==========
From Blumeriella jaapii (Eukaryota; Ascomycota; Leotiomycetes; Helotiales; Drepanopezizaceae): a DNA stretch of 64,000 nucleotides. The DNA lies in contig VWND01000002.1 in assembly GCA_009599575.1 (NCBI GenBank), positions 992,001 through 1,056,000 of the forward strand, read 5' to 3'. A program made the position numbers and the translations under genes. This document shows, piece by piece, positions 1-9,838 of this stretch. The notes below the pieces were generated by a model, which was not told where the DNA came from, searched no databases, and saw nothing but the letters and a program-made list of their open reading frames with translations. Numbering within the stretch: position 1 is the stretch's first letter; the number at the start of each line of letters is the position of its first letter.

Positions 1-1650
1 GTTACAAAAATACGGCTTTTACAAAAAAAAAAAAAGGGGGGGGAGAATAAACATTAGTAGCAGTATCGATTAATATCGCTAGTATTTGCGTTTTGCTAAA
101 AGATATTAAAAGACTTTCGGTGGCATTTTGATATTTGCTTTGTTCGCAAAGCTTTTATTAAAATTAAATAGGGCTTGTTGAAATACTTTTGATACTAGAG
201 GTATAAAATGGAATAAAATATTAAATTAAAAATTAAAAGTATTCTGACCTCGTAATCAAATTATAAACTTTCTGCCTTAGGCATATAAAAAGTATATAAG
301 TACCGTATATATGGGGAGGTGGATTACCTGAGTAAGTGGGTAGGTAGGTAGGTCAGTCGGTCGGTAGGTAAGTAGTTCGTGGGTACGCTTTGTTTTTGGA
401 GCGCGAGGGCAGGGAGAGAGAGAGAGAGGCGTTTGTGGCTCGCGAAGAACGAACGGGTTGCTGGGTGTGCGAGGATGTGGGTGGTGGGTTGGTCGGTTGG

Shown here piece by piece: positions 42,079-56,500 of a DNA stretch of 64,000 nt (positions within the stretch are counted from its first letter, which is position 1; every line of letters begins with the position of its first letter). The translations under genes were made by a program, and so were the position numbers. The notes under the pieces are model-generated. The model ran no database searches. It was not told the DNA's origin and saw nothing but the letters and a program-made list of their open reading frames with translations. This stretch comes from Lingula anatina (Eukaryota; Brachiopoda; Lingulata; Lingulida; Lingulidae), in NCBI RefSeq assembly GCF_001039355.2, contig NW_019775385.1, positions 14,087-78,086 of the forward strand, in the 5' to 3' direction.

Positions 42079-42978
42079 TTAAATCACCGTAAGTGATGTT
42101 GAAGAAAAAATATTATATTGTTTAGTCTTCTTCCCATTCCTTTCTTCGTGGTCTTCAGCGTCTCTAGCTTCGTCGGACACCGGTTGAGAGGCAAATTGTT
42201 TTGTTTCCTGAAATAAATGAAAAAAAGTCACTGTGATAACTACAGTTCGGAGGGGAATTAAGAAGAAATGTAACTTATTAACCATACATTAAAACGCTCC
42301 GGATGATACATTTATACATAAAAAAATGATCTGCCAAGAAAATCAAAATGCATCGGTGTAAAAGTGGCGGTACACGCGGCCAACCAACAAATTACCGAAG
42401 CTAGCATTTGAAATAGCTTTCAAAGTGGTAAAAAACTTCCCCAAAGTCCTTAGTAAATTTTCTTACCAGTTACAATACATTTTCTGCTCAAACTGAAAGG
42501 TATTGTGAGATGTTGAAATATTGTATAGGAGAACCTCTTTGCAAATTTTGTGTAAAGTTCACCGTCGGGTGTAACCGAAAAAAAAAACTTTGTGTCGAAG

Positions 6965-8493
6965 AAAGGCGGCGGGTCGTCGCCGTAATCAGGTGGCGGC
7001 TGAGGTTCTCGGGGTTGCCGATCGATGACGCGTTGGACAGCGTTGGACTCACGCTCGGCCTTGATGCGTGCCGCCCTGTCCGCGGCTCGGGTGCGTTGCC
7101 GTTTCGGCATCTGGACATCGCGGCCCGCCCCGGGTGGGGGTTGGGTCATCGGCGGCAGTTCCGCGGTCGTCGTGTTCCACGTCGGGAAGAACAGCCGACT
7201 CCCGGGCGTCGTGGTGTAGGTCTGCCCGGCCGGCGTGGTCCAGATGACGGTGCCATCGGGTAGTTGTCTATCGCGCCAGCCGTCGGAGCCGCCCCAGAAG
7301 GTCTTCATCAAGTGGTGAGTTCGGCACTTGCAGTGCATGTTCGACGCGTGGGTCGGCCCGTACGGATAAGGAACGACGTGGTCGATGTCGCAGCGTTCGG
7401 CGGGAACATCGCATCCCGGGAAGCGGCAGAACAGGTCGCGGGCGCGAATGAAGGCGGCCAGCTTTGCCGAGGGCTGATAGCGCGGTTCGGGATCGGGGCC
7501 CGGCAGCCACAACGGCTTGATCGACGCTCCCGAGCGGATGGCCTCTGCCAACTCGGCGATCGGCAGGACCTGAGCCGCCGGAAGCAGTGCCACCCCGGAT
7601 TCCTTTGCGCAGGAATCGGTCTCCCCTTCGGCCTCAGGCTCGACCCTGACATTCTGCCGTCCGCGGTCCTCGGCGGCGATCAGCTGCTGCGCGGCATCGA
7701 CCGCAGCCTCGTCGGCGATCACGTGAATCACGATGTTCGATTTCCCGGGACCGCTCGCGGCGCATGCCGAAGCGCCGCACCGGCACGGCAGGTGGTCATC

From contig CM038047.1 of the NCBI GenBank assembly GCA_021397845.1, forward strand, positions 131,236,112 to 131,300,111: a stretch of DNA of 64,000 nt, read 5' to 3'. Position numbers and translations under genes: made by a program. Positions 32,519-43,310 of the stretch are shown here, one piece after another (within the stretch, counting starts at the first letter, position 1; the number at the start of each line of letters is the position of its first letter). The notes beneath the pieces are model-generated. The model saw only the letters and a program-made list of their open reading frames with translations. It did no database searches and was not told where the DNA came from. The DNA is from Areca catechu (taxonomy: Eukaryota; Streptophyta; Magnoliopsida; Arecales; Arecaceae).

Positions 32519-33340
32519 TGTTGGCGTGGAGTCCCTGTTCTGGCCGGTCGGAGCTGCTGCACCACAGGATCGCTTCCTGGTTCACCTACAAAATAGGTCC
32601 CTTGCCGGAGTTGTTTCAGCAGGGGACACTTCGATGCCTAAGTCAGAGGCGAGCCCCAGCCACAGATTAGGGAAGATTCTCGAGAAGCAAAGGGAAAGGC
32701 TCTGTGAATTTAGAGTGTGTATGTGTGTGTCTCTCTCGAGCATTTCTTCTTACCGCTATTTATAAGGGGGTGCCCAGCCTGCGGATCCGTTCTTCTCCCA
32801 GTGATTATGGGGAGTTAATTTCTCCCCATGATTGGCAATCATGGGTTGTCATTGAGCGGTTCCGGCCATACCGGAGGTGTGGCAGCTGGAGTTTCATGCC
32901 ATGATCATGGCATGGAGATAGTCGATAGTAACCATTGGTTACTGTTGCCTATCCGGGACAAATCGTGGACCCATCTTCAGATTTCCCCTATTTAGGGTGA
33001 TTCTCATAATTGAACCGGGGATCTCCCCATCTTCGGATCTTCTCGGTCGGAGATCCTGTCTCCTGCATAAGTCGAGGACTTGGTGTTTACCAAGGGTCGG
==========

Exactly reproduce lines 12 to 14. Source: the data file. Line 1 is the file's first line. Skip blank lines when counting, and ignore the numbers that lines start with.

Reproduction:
42201 TTGTTTCCTGAAATAAATGAAAAAAAGTCACTGTGATAACTACAGTTCGGAGGGGAATTAAGAAGAAATGTAACTTATTAACCATACATTAAAACGCTCC
42301 GGATGATACATTTATACATAAAAAAATGATCTGCCAAGAAAATCAAAATGCATCGGTGTAAAAGTGGCGGTACACGCGGCCAACCAACAAATTACCGAAG
42401 CTAGCATTTGAAATAGCTTTCAAAGTGGTAAAAAACTTCCCCAAAGTCCTTAGTAAATTTTCTTACCAGTTACAATACATTTTCTGCTCAAACTGAAAGG